Despite the brittleness of both the glass flakes and phenanthrene-containing PMMA (PHN:PMMA), the alignment of the reinforcements and the presence of mineral connections should enhance the mechanical properties and the fracture resistance of the nacre-like composites by providing an interconnected stiff load-bearing phase and extrinsic toughening mechanisms against crack growth.

Mechanical behavior

To experimentally evaluate the mechanical properties of the nacre-like composites, we measured the Young’s modulus and the flexural strength in three-point bending of specimens with mineral content in the range 35–59 vol%. An increase of mineral content within this range enhances the elastic modulus and the fracture strength by fourfold and twofold, respectively (Fig. 3a, b). The absolute strength level of 75 MPa achieved by the composite with 59 vol% mineral phase matches the average strength values typical of borosilicate-34, silica- glasses33, and transparent polymers33 although the composites still contain a substantial fraction of a relatively weak polymer phase. This effect can be attributed to the microscale dimensions of the reinforcing glass phase used in our composites. Decreasing the size of stiff brittle materials often accounts for an improvement in their strength because of the reduction in critical defect sizes as the characteristic dimension of the material decreases36,37. In addition to this strengthening effect, the composites with mineral contents of 35 and 59 vol% reach elastic moduli that are, respectively, 2.6 and 11.7 times higher relative to the pure polymer phase. Due to the presence of the soft polymeric phase and the low amount of mineral bridges between the glass flakes, the elastic modulus of 23 GPa achieved with the highest mineral content is approximately one-third of the modulus of conventional glasses (~70 GPa). However, this difference drops to 2.3-fold if the specific elastic moduli of the materials are considered. Besides the flexural tests, we also measured the surface hardness of our material through conventional Vickers indentation (Supplementary Fig. 6). These results show that the achieved surface hardness is about ten times higher than any polymeric material, but still one order of magnitude lower than silica glass. With a tenfold higher hardness in comparison with the hardest polymers, the glass-based composites require ten times higher forces in order to generate visible scratches on their surface, which might be enough for several applications. Importantly, such scratches do not deteriorate the strength of the material as much as in harder silica glasses. The lower density of the composite also makes them an attractive low-weight alternative to conventional glasses. Therefore, the nacre-like glass-based materials offer a thus far inaccessible combination of hardness, low weight and damage tolerance.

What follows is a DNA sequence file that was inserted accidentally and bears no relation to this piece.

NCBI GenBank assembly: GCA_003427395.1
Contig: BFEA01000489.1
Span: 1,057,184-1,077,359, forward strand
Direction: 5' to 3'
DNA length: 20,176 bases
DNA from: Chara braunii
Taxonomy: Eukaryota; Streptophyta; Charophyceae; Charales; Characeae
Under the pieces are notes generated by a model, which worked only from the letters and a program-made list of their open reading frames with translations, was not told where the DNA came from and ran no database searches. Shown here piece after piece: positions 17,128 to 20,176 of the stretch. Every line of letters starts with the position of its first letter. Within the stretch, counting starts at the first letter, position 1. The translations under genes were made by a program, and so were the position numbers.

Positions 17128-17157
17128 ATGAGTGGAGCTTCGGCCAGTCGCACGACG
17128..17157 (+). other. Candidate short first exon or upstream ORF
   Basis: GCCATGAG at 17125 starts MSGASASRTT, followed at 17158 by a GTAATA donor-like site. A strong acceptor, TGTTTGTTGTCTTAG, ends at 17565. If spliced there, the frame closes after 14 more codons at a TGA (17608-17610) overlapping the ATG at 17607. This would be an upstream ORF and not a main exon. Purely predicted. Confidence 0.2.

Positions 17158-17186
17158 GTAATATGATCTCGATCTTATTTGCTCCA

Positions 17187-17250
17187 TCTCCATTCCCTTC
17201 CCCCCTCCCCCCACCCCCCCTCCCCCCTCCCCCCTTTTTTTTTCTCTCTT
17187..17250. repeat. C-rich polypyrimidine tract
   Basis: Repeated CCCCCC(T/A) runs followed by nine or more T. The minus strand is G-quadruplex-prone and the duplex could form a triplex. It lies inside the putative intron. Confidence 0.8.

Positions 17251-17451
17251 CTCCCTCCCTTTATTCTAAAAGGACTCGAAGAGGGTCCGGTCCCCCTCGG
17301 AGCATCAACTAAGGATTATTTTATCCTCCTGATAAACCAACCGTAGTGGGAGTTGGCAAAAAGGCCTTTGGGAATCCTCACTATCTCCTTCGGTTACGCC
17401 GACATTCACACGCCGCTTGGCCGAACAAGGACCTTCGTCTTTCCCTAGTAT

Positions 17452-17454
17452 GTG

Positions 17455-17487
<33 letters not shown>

Fig. 3

Mechanical characterization of the composites. a Flexural stress as a function of flexural strain for three composite beams with mineral contents of 35% (blue), 45% (green), and 59 vol% (red). b Flexural strength and elastic modulus of the composites and of the PHN:PMMA organic matrix (yellow tone). The error bar represents the measured standard deviation. c Crack growth resistance curves of the bulk nacre-like composites. Force-displacement curves are provided in Supplementary Fig. 5 along with a video of the crack propagation in a 35% dense specimen (Supplementary Movie 1). d Ashby plot of strength against fracture toughness for different classes of glass-based transparent materials. Our transparent nacre-like bulk composites, soda-lime glass33, silica glass33, borosilicate glass34, chemically toughened glass35, and laser engraved glass34 are highlighted. The data for the transparent nacre-like bulk composites are indicated by blue, green, and red circles, which correspond to specimens with 35, 45, and 59% relative density, respectively. Filled and empty circles represent KIC and KIJ max, respectively. Adapted from ref. 33. e, f Scanning electron micrographs highlighting the fracture path within the composite (e) and a detail of the plastic deformation of the polymer (f)